People with osteoporosis suffer faster fractures.
Read aloud Australian researchers have taken a significant step toward developing effective osteoporosis drugs. So far, it has been virtually impossible to specifically stimulate bone formation without equally stimulating bone resorption. A research focus is therefore on the separation of these two metabolic processes. The scientists succeeded in experiments with mice to find a key protein that regulates the bone up and down via two different receptors. After shutting down the receptor responsible for the degradation in some animals, their bones had a much higher density, report Natalie Sims from the University of Melbourne and her team. The human skeleton is in a state of permanent remodeling: osteoclasts are degrading bone, while osteoblasts are beginning to rebuild. So that the bones do not proliferate excessively, an increase in the building osteoblasts is always accompanied by a corresponding increase in bone-eating cells. However, it is precisely this close connection between the processes of breakdown and development that makes the treatment of osteoporosis so difficult. Bone density also decreases as a disease called bone loss, which increases the risk of bone fractures. To counteract this, a targeted bone structure would have to be operated, which, however, requires a decoupling of the two metabolic processes.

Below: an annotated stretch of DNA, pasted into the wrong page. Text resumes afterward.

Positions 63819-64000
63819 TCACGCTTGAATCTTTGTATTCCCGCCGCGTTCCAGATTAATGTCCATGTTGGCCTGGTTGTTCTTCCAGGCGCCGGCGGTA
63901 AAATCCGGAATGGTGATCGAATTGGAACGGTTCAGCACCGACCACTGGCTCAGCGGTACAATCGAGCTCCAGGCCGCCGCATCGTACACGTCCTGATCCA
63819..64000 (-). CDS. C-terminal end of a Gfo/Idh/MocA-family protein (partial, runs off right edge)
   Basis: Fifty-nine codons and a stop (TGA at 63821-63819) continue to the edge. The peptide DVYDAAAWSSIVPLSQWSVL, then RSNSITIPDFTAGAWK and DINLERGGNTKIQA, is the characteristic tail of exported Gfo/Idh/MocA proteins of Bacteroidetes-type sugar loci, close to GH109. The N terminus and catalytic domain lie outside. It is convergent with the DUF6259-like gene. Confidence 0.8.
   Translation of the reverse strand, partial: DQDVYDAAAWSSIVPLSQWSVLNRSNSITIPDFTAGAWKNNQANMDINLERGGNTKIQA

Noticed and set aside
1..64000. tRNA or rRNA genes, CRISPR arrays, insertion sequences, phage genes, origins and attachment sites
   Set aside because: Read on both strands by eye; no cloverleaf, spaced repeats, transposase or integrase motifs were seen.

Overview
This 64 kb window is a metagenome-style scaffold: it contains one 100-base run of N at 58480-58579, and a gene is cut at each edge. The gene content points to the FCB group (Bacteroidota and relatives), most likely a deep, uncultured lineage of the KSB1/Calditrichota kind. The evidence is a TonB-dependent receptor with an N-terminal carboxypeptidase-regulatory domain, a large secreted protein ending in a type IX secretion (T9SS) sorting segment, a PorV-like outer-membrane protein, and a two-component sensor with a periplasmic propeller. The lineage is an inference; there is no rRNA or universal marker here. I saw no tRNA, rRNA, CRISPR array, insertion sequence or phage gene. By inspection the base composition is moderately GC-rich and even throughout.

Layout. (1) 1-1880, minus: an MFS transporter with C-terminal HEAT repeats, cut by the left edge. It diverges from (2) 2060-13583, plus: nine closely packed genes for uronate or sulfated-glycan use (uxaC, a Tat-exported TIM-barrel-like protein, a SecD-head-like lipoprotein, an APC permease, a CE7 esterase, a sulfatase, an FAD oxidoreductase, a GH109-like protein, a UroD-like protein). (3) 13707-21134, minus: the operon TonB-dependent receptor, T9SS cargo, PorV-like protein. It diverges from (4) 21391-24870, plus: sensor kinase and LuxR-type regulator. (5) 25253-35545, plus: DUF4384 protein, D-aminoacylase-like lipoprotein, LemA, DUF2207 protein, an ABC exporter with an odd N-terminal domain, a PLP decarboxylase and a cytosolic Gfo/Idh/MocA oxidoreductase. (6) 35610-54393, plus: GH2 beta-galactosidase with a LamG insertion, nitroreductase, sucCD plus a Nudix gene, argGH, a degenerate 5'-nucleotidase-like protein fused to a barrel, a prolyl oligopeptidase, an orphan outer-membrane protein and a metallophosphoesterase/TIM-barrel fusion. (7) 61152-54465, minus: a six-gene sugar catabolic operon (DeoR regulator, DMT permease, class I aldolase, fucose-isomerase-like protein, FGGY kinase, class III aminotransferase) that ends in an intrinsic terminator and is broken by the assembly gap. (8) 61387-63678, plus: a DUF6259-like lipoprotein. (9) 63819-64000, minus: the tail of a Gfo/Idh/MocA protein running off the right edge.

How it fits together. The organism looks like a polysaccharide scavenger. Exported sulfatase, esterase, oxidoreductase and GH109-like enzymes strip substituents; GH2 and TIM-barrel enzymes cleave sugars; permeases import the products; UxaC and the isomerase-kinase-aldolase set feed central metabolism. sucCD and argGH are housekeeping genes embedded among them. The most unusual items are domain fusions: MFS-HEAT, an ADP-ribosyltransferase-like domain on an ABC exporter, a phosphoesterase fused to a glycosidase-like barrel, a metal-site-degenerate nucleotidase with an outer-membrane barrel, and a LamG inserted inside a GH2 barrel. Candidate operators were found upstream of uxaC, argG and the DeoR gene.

Current research is focused on a protein called sclerostin, which inhibits bone formation. The protein was first discovered in people with excessive bone growth: A defect in the SOST gene had prevented the formation of sclerostin. If it were possible to artificially suppress the formation of sclerostin, it would be necessary to increase bone formation without simultaneously producing counterproductive phagocytes.

The Australian scientists therefore investigated the influence of another protein called Oncostatin M (OSM) on sclerostin production. OSM is produced by both osteoclasts and osteoblasts. In experiments with mice, the researchers now found that it docks to two different receptors, one to the OSM receptor (OSMR), on the other hand, the Leukemia Inhibitory Factor receptor (LIFR). In conjunction with OSMR, OSM stimulates the production of bone gland cells. In combination with LIFR, OSM blocks sclerostin production and thus limits the number of osteoblasts. In mice, in which the receptor LIFR was artificially blocked, the number of osteoblasts and thus also the bone density increased significantly.

ddp / Mascha Schacht Natalie Sims (University of Melbourne) et al .: Journal of Clinical Investigation, doi: 10.1172 / JCI40568


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